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I have been working at Chambers and Partners full-time (More than a year)
Chambers and Partners is a truly international company both internally with colleagues from all continents who speak more than 20 different languages and externally with clients based in more than 150 countries.
The people at Chambers are not only very well educated, but also friendly, ambitious, creative and very diverse. I particularly enjoy team outings and different activities with colleagues from other teams.
The work style seems to be very cooperative with colleagues as opposed to competitive. You have some independence and you can learn to manage your time and workload efficiently, this can be challenging sometimes especially with multiple deadlines, but I think it's an important skill to have in future jobs.
Although Chambers is the world market leader in the legal marketing sector it is still below the average salaries compared to its clients, which are the biggest law firms in the world. However, one needs to bear in mind that Chambers and Partners is a publishing company and not a law firm. Having said this, C&P is a good starting point for a successful career in other industries, because of the recognition and prestige of the brand globally.
I applied through a recruiter. The process took 2 days. I interviewed at Chambers and Partners (Holborn, England) in June 2013.
I interviewed for an IT role in summer 2013, as part of my research I read about the experiences of others on this site. I can verify that all the negative experiences of others are 100% true.
It was a good thing that I had done my research on glassdoor so I wasn't surprised when I was asked some outrageously personal questions - if I'd been unprepared I would have terminated the interview immediately. Questions such as "what do you parents do?" and "why are you single?" have no place in a 21st-century interview for an IT role, for an experienced professional.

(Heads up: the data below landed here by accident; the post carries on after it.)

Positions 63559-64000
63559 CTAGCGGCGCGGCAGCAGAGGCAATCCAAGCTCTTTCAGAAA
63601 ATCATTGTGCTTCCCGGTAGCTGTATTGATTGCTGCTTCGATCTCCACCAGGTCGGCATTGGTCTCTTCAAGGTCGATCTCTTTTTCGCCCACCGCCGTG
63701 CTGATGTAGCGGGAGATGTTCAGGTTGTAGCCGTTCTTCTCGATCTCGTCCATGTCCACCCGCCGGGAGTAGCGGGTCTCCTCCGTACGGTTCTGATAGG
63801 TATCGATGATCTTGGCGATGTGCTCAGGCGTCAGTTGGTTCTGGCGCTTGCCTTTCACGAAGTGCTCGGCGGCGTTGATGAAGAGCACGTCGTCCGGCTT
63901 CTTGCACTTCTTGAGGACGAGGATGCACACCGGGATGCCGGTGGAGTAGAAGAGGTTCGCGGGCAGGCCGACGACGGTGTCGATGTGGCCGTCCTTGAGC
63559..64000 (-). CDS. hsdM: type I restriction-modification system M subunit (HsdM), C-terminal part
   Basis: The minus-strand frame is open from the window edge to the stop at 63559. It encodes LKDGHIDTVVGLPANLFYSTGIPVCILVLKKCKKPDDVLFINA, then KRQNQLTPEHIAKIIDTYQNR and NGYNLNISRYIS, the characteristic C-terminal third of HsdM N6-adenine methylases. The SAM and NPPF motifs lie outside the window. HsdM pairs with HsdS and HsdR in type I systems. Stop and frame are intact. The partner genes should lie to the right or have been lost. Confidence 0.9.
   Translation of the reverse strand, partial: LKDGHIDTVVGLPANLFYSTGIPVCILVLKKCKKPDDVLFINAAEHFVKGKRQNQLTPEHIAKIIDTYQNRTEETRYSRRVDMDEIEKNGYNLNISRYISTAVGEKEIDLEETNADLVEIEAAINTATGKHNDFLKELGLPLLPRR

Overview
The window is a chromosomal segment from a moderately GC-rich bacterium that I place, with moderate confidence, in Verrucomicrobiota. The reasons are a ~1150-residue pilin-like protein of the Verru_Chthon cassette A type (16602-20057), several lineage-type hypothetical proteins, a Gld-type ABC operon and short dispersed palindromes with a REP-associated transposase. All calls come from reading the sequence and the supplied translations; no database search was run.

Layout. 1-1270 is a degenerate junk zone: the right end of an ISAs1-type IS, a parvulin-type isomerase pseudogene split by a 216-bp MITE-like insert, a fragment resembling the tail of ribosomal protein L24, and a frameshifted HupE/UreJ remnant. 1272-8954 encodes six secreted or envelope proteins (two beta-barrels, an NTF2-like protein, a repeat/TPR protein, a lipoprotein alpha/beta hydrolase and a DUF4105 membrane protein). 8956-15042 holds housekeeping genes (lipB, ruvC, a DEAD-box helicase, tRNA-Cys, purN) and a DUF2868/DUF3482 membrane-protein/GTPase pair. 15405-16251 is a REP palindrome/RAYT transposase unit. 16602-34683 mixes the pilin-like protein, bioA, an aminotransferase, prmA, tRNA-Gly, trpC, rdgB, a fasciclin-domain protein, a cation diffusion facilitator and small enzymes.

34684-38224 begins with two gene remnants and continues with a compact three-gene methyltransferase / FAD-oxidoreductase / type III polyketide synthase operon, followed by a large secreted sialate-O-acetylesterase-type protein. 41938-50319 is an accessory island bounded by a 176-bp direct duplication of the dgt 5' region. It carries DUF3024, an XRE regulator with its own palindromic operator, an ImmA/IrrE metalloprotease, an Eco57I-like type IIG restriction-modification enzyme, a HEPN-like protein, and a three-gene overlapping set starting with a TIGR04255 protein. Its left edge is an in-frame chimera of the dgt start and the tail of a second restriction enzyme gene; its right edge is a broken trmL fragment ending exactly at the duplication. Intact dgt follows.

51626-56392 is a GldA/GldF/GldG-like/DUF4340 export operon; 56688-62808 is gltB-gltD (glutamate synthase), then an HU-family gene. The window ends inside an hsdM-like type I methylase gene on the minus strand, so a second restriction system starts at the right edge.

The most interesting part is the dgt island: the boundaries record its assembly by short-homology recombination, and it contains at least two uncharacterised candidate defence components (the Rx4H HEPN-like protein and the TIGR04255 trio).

As it was, the various interview sessions were a textbook example of how to annoy, alienate and unsettle candidates to the point that there was no way they'd consider working there. It truly was the most hilariously bizarre and creepy afternoon of my life.
The afternoon was roughly broken down into a one-to-one session (creepy questions and colour-choice psychometric nonsense), some technical questions with a panel of the current incumbents (other than a language barrier this was OK), a logical-reasoning Mensa-style puzzle exam and another one-to-one interview. The last interviewer kept me waiting outside their office for at least 30-mins (I could continue doing the puzzle exam), it wasn't until I said I wasn't prepared to wait an longer that I was ushered in (since others have also experienced this, perhaps it's part of the selection process, maybe to see if you'll stand-up for yourself). This session included more intrusively personal questions.
By far the worst interview experience of my career, offer instantly declined.
Reasons for Declining
I wouldn't work for a company that thought this was a good way to recruit.
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